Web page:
by
This interlocutory appeal arose from a circuit court’s denial of a motion to transfer venue. Under Mississippi law, venue is determined at the time the lawsuit originally is filed. The resolution of this appeal hinged on the application of this principle to an issue of first impression for the Mississippi Supreme Court: does an amended complaint, which names a new party to the suit, relate back to the time of filing of the original complaint for the purposes of determining venue? The Court found it did not. The suit here was filed in Hinds County, naming only Forrest County defendants, and the amended complaint did not relate back to the time of filing for the purposes of determining venue. The circuit court abused its discretion in denying the motion to transfer venue. The Supreme Court reversed the judgment of the circuit court and remanded the case to be transferred to the Circuit Court Forrest County. View "Forrest General Hospital v. Upton" on Justia Law

by
The Board of Directors (the Board) of Bear Valley Community Hospital (Bear Valley) refused to promote Dr. Robert O. Powell from provisional to active staff membership and reappointment to Bear Valley's medical staff. Dr. Powell appealed the superior court judgment denying his petition for writ of mandate to void the Board's decision and for reinstatement of his medical staff privileges. Dr. Powell practiced medicine in both Texas and California as a general surgeon. In 2000, the medical executive committee of Brownwood Regional Medical Center (Brownwood), in Texas, found that Dr. Powell failed to advise a young boy's parents that he severed the boy's vas deferens during a hernia procedure or of the ensuing implications. Further, the committee found that Dr. Powell falsely represented to Brownwood's medical staff, on at least two occasions, that he fully disclosed the circumstances to the parents, behavior which the committee considered to be dishonest, obstructive, and which prevented appropriate follow-up care. Based on the committee's findings, Brownwood terminated Dr. Powell's staff membership and clinical privileges. In subsequent years, Dr. Powell obtained staff privileges at other medical facilities. In October 2011, Dr. Powell applied for appointment to the medical staff at Bear Valley. On his initial application form, Dr. Powell was given an opportunity to disclose whether his clinical privileges had ever been revoked by any medical facility. In administrative hearings generated by the Bear Valley Board’s decision, there was a revelation that Dr. Powell had not been completely forthcoming about the Brownwood termination, and alleged the doctor mislead the judicial review committee (“JRC”) about the circumstances leading to that termination. Under Bear Valley's bylaws, Dr. Powell had the right to an administrative appeal of the JRC's decision; he chose, however, to bypass an administrative appeal and directly petition the superior court for a writ of mandamus. In superior court, Dr. Powell filed a petition for writ of mandate under Code of Civil Procedure sections 1094.5 and 1094.6, seeking to void the JRC's/Board's decision and to have his medical privileges reinstated. The trial court denied the petition, and this appeal followed. On appeal of the superior court’s denial, Dr. Powell argued he was entitled to a hearing before the lapse of his provisional staff privileges: that the Board surreptitiously terminated his staff privileges, presumably for a medical disciplinary cause, by allowing his privileges to lapse and failing to act. The Court of Appeal determined the Bear Valley Board had little to no insight into the true circumstances of Dr. Powell’s termination at Brownwood or the extent of his misrepresentations, thus the Board properly exercised independent judgment based on the information presented. In summary, the Court of Appeal concluded Bear Valley provided Dr. Powell a fair procedure in denying his request for active staff privileges and reappointment to the medical staff. View "Powell v. Bear Valley Community Hospital" on Justia Law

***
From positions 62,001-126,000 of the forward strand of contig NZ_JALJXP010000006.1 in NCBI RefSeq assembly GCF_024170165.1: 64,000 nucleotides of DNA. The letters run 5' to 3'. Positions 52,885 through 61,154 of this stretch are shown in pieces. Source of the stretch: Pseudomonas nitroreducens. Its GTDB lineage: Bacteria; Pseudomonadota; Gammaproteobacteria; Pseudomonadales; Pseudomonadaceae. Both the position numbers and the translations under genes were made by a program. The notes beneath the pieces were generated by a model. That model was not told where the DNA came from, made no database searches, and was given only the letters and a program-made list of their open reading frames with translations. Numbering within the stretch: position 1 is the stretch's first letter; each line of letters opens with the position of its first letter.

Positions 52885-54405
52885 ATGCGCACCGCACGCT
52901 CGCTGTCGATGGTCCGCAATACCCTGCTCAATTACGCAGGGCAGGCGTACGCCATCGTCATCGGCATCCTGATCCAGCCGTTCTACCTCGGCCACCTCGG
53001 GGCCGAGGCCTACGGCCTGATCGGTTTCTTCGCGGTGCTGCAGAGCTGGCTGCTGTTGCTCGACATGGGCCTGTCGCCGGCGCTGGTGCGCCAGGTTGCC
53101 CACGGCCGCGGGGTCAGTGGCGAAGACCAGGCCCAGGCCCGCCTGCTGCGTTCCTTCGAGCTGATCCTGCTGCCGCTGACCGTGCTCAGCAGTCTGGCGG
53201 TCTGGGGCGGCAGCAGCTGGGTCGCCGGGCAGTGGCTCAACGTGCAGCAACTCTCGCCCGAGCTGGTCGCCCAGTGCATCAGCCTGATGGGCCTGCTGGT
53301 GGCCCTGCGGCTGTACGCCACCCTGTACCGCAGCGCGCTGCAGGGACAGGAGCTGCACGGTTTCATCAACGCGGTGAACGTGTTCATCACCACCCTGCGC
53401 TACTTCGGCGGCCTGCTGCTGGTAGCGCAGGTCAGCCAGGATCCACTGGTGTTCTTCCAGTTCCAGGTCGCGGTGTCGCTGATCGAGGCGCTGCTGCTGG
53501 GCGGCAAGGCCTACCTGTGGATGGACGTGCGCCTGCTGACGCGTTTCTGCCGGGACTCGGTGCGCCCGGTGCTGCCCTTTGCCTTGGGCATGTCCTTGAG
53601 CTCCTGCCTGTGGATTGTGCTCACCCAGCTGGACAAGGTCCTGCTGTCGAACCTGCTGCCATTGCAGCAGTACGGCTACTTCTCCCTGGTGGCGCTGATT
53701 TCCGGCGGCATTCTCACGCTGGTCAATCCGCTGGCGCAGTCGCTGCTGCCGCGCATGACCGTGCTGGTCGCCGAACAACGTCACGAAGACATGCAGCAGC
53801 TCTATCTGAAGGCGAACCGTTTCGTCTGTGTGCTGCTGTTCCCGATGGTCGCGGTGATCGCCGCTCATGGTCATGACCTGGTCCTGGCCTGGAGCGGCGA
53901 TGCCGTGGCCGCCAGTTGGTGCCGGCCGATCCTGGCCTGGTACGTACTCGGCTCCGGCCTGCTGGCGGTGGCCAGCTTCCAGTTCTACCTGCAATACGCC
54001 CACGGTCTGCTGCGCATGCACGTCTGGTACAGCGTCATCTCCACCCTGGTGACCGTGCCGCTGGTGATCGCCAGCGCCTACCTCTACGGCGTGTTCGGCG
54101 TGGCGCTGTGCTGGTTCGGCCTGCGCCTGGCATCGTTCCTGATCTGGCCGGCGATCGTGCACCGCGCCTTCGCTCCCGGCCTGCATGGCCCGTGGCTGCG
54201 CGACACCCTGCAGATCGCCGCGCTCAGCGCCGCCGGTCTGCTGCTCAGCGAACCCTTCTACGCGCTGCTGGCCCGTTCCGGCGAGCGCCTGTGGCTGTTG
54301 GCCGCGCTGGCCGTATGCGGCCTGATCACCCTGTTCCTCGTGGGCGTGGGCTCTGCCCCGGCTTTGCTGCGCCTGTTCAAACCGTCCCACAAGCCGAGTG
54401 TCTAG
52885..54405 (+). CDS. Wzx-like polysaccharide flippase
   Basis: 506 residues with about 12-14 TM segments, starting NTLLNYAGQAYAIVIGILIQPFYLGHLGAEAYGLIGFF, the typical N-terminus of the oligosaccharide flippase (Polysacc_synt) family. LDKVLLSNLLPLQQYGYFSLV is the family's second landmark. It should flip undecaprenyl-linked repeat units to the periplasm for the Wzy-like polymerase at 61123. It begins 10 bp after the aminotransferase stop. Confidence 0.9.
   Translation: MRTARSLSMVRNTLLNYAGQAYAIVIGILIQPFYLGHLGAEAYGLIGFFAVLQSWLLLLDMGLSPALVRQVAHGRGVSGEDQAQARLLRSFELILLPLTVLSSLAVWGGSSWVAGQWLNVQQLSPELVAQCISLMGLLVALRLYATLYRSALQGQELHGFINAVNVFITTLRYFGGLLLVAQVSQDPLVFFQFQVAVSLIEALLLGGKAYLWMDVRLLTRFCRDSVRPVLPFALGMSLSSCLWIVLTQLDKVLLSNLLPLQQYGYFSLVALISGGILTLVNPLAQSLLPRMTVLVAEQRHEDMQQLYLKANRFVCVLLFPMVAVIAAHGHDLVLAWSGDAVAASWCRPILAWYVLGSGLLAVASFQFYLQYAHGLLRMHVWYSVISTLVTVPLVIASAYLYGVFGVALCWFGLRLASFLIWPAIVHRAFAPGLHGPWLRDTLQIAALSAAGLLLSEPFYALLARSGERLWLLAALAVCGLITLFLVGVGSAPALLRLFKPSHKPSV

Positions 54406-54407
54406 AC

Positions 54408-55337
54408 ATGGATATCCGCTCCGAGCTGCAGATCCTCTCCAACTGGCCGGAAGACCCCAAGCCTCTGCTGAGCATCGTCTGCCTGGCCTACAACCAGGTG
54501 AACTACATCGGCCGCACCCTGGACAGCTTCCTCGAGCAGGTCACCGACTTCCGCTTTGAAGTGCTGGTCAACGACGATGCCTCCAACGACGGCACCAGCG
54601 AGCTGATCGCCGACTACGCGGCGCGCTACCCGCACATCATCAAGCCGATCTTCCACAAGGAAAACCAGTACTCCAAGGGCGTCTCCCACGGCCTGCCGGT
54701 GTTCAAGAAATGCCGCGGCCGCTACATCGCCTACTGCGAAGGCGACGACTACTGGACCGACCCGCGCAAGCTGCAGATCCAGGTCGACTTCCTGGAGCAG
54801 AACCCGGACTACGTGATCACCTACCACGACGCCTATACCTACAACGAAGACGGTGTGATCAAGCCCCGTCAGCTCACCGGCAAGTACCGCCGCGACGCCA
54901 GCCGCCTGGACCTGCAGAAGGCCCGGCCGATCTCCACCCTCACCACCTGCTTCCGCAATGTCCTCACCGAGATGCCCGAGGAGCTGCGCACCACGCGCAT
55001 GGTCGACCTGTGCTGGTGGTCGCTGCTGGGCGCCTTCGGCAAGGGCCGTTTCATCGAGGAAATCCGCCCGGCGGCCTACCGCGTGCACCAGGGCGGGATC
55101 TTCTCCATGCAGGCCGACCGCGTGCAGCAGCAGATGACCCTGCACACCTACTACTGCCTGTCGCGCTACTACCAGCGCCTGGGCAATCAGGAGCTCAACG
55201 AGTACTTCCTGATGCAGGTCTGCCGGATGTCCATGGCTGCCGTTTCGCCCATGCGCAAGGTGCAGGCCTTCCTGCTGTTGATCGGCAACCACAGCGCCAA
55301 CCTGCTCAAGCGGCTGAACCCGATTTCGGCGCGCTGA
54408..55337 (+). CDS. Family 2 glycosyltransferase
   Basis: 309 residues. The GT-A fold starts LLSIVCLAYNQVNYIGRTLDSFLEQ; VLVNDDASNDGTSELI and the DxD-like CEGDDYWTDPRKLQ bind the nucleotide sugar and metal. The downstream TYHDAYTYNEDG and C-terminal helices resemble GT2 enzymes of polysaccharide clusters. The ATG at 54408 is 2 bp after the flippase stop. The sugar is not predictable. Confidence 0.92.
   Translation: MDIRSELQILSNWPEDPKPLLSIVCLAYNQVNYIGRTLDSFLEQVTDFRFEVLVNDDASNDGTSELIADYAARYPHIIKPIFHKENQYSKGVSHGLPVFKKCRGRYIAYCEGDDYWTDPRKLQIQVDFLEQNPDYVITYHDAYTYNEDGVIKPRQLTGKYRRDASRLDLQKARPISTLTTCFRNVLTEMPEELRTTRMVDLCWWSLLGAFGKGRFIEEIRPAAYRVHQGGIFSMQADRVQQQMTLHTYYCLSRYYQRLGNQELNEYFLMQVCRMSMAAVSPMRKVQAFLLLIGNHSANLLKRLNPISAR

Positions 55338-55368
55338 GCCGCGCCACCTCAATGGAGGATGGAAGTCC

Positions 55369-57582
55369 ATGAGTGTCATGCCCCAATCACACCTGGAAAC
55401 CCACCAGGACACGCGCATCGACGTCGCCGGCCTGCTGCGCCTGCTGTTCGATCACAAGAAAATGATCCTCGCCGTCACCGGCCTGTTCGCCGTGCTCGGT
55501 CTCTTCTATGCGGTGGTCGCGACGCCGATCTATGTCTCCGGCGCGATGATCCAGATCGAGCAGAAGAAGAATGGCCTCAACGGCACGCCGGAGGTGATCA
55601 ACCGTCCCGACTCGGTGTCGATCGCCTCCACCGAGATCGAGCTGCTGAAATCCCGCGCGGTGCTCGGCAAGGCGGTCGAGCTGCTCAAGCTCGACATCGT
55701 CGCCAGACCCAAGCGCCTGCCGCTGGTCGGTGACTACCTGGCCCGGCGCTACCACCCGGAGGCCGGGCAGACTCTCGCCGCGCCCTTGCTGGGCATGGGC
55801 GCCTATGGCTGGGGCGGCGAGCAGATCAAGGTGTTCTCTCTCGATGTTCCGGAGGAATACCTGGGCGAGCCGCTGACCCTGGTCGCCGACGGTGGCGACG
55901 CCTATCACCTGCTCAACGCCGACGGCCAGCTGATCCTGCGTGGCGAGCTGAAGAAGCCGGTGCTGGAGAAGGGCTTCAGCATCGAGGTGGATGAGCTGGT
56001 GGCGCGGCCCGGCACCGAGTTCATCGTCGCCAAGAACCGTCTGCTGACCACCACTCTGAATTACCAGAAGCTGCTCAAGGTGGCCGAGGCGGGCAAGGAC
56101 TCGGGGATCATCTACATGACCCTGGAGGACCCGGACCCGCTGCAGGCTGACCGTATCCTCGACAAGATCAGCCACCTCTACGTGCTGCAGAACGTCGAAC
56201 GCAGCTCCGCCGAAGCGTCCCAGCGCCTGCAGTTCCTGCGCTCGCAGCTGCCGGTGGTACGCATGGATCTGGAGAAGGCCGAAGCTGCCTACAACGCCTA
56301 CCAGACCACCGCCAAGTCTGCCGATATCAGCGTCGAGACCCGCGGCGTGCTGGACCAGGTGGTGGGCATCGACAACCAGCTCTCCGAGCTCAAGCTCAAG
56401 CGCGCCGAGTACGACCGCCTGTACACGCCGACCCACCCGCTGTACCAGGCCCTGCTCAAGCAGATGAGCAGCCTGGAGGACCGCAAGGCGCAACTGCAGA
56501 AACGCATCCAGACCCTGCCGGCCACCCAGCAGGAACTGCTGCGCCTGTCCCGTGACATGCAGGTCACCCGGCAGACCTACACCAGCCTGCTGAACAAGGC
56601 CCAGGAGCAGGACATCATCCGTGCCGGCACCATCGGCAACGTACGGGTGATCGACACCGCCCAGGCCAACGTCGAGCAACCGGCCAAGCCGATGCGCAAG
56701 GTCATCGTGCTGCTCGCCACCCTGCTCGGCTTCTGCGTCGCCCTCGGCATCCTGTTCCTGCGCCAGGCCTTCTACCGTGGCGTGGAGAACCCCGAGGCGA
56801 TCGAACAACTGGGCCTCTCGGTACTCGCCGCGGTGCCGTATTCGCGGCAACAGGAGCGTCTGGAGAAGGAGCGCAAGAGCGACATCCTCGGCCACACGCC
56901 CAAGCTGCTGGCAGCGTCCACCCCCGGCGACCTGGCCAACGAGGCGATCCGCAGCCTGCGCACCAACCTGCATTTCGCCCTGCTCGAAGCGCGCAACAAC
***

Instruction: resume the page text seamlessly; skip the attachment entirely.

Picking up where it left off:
by